There are no economic or financial rationale for exempting the 25 members who will serve on the AML/CFT Coordination Committee from paying taxes. Buried in Section 7.g.1. of the AML/CFT bill is a clause that exempts members of the committee from all forms of taxes. This is not just unacceptable, it is a clear indication that the government sees itself as answerable to no one, not even taxpayers who fund the government.
At a time when ordinary people are being taxed into poverty, the economy is trending downwards and critical social services are government officials are getting richer. Every citizen must pay their fair share of taxes, especially those receiving a paycheck from the public’s purse. The government should be setting the example not be exempting itself from the rules.
Perhaps more disappointing, this is yet another indication that the current administration sees itself as being governed by separate laws from the rest of Guyanese. Considering that about 3 years ago the government increased salaries for government officials up to 100%, exempting them from taxes amounts to a direct transfer of wealth from ordinary families to the government officials. Such actions do not inspire but undermine public trust and confidence in the government’s promise for greater transparency and accountability.
With endless public needs unmet such as hospitals and schools without basic supplies, using scare tax revenues to fund tax exemptions for government officials is the worse possible use of public revenues. Yet the government expect Guyanese to trust that oil and gas revenues will benefit all. It is hard not to call a spade a spade. The current administration has consisted take swipe at institutions of transparency, good governance, public accountability and fiscal disciple instead of strengthening these institution, one of its key campaign promise.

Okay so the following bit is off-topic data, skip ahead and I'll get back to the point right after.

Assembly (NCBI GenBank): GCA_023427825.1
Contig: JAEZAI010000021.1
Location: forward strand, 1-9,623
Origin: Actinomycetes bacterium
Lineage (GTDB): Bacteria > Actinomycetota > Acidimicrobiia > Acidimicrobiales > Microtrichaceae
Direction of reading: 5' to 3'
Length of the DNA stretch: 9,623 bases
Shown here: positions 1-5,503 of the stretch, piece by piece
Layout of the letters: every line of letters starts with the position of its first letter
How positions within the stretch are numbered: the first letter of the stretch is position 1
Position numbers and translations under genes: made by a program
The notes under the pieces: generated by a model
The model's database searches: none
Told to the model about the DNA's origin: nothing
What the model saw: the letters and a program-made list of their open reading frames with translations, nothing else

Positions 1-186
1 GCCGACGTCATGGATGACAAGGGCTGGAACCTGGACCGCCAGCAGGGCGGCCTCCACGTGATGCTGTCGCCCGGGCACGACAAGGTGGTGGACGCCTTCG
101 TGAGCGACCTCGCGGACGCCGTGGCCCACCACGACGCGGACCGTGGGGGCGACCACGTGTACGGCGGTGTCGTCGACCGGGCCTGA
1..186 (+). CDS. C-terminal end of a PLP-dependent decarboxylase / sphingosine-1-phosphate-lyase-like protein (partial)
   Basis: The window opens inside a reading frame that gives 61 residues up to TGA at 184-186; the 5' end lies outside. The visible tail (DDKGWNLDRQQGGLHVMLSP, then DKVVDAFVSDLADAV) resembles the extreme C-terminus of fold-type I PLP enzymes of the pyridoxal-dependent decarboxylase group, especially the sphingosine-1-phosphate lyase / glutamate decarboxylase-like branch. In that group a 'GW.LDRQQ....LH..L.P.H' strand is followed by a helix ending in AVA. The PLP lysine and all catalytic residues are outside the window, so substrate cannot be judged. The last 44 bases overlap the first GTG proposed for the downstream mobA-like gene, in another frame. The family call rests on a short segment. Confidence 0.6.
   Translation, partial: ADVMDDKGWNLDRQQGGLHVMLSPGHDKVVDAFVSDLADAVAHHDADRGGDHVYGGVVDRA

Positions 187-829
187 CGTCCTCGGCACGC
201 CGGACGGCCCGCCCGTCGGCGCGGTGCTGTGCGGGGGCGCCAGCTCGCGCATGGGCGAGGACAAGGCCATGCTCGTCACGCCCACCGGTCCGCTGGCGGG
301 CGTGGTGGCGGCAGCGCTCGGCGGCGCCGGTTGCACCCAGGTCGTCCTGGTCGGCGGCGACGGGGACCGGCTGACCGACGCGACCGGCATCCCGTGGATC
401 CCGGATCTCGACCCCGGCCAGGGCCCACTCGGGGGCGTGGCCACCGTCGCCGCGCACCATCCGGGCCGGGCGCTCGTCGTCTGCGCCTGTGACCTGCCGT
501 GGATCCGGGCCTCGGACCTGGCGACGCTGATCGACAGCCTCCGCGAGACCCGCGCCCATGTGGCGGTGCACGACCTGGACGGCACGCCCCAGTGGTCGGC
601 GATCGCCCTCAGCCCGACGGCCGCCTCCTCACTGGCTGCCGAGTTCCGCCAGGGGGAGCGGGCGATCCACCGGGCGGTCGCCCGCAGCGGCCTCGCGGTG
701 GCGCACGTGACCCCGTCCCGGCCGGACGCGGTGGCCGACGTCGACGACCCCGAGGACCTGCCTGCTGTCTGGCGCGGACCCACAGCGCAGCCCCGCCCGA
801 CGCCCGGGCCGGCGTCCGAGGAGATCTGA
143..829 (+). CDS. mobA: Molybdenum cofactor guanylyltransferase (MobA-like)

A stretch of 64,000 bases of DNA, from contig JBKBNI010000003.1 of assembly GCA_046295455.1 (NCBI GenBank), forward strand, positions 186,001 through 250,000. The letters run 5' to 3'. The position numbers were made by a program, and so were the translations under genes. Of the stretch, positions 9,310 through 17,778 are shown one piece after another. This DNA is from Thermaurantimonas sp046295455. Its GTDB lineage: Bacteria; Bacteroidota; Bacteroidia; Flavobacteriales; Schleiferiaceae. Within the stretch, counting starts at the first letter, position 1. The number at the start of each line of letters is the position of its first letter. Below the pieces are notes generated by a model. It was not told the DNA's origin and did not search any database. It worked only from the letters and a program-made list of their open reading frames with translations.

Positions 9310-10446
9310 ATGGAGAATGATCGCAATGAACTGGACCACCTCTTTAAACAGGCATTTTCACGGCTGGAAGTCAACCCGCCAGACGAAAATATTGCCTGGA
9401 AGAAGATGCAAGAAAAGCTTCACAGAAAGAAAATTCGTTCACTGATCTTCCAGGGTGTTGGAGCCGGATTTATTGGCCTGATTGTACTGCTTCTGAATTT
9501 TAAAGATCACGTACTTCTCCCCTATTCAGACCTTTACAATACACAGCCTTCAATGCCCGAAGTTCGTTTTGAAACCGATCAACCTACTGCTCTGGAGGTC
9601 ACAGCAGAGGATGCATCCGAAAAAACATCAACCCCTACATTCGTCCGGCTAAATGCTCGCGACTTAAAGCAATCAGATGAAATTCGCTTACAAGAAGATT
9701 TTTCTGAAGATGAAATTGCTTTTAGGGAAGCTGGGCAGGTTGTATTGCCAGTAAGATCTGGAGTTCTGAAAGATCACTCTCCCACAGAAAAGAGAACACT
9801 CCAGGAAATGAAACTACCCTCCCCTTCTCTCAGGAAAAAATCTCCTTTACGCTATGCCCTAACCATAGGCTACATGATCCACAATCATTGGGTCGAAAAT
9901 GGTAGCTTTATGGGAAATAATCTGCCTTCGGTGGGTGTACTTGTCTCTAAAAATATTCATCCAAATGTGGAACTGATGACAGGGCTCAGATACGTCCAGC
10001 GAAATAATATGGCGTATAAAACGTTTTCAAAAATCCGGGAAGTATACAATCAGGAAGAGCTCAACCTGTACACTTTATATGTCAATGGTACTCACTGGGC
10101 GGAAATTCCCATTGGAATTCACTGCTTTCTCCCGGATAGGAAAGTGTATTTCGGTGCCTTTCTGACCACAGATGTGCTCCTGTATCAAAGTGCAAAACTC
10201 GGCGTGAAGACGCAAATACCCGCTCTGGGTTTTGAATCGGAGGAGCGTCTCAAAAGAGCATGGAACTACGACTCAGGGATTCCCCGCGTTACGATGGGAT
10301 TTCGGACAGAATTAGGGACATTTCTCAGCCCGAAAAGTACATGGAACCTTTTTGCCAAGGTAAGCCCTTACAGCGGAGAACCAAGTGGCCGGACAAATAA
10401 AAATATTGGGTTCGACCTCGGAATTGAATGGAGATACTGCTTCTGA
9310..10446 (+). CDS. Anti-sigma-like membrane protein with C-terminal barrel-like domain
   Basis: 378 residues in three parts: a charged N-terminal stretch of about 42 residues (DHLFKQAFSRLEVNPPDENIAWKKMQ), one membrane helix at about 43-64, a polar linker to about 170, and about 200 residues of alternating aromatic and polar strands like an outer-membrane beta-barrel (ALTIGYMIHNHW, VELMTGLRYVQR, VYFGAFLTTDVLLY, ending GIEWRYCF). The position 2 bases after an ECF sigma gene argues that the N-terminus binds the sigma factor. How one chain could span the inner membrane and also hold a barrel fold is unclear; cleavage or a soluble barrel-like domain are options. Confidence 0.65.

Here are some of the most consequential actions of the current administration that pose serious threat to our democracy and raise serious questions about the direction of Guyana’s future.
1. Increase taxation for ordinary Guyanese.
2. Increase salaries for high-level government officials up to 100%.
3. Ramp up enforcement on ordinary families for paying taxes, but largely refused to refund taxpayers who the government owes.
4. Using scarce revenues to pay for exemptions for government officials instead of closing critical service gaps.
5. Inclusion of a sedation clause in the cybercrime bill which silence free speech and public dissent.
6. Failed to disclosed oil bonus received from Exxon Mobil until the company made a public disclose.
7. Poor negotiation of oil contracts with Exxon Mobil which reduced the benefits Guyanese would receive for their own oil resources.
8. Close multiple sugar factories and put about 7,000 ordinary families on the road to poverty and cut funding for agriculture for almost 3 consecutive years.
9. Shifted billions of dollars away from critical public services to the Ministry of Presidency to pay for governance and ‘other charges’ - whatever this means.
10. Spend hundreds of millions of dollars on projects that have no public benefits such as the Durban park project while completely abandon projects that would deliver real benefits to families and the economy such as the Amelia Hydro project.
This list is not exhausted. The combine impact of these decision is significant and devastating. When you take the combine impact of these decisions, it is not surprising that the economy is declining, people are frustrated and feeling hopeless, job growth is negative and fate of country is hanging in a balance.